Conceptual art

In the 1960s came ‘conceptual art’. One of its founders was Sol le Witt. He wrote 35 sentences and about half as many paragraphs explaining what the term meant. The Sentences are better known but the Paragraphs are much clearer. He makes the following main points.

The idea – and the processes by which the artist develops them – are more important than the final product. Once the development of the idea is complete the conceptual artist specifies the work so fully that ‘execution is a perfunctory affair’ and can be done by others. Thus the artist need not be a craftsman. As for the work itself’, its ‘physicality’ is almost an obstacle, since interest in such things as texture can be deterrents to the understanding of the all-important idea. The conceptual artist ‘wants to make his work mentally interesting to the spectator and therefore usually he would want it to become emotionally dry’.

Notice the word ‘therefore’ in the last sentence. It tells us that Ie Witt believes that emotion is incompatible with mental interest. He goes on to say that if people are bored by his work it can only be because they miss ‘the emotional kick’ that they are used to getting from expressionist paintings. The interesting thing about this is that the phrase ’emotional kick’ is itself emotional. It’s a sneering remark that reveals the strength and nature of his feelings.

It’s clear from the Paragraphs as a whole that Ie Witt accepts without queston the belief that thought is strong and admirable while emotion is weak and worthless. This is a crude notion based on poor understanding of the human mind.

In the first place it fails to take account of the fact that both our thoughts and our emotions come in many different kinds. When a comparison is made it’s common to find that advanced thought is being compared to primitive types of emotion. But this won’t do, for it’s not a comparison of like with like.

Secondly there’s the fact that, in nearly all we do, thinking and emotion are combined, often inextricably. Einstein said of himself: ‘I have no special gift. I am just passionately curious.’ (Italics added.) Some emotions are incompatible with science, others are necessary for it. The same goes for art, though the specific emotions may differ.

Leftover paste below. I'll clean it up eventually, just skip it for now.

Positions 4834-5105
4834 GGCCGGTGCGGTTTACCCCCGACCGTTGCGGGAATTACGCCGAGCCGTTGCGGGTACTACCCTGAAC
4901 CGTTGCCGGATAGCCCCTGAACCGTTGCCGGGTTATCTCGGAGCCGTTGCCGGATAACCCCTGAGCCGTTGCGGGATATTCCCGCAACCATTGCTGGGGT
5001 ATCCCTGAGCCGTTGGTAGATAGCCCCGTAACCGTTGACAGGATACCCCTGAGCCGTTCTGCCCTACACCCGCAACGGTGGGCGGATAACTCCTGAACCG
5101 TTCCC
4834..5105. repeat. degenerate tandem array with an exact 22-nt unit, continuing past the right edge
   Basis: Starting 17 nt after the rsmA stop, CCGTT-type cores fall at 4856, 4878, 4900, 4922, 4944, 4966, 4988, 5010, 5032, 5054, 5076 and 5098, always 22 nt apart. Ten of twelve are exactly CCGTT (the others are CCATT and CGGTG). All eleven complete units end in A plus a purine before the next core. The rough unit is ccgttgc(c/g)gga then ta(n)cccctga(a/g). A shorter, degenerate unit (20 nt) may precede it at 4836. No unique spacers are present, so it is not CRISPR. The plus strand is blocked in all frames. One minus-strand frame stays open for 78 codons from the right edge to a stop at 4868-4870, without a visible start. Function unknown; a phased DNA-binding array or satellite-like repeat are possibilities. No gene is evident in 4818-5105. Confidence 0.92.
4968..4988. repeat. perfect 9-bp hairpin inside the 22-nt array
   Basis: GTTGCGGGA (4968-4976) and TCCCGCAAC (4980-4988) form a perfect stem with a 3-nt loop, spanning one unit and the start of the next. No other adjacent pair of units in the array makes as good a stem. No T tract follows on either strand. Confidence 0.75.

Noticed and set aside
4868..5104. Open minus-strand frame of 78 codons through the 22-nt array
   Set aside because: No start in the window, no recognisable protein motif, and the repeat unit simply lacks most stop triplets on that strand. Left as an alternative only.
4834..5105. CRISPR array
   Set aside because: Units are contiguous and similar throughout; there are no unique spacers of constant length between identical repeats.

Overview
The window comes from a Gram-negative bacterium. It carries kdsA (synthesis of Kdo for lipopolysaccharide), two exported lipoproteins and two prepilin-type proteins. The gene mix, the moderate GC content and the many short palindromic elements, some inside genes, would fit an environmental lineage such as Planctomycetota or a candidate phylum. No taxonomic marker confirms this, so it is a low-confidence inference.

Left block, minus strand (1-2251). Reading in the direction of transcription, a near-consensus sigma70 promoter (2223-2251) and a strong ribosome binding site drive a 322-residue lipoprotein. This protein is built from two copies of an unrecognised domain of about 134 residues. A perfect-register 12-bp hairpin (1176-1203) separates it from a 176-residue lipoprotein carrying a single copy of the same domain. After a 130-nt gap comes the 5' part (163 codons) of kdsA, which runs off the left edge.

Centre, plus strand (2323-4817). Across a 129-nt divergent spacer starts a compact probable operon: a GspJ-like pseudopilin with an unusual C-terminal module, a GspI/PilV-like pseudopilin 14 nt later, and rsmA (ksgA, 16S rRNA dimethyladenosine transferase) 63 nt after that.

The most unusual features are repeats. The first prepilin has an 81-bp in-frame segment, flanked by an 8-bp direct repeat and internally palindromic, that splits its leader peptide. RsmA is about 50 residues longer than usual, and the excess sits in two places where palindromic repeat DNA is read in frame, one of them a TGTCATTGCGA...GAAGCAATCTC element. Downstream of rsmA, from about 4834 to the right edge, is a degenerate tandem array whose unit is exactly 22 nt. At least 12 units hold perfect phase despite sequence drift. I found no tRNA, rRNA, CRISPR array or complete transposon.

Such objections were not widely noted when le Witt was making his case. Conceptual art caught on and became a very powerful movement. In the following decades the term was used in a variety of ways but the notion that the artist and the artist’s ideas were more important than any visible work was generally retained.

Many artists found this attractive. There was an agreeable freedom about it which gave scope for much that was playful and entertaining in a light- hearted way. No special skill was needed, and no great effort – just a kind of boldness, as when Rauschenberg sent his famous telegram to Iris Clert, who owned a gallery in Paris. Clert had invited submissions for an exhibition to be composed entirely of portraits of herself. Rauschenberg’s entry was a telegram which had her name and address on it, followed by the words: “This is a portrait of Iris Clert if I say so”. You have to laugh. The telegram was hung in the exhibition.

This kind of environment let some artists flourish, but it was not good for visual art. And at the same time there was another influence tending in the same direction: the power of media attention.

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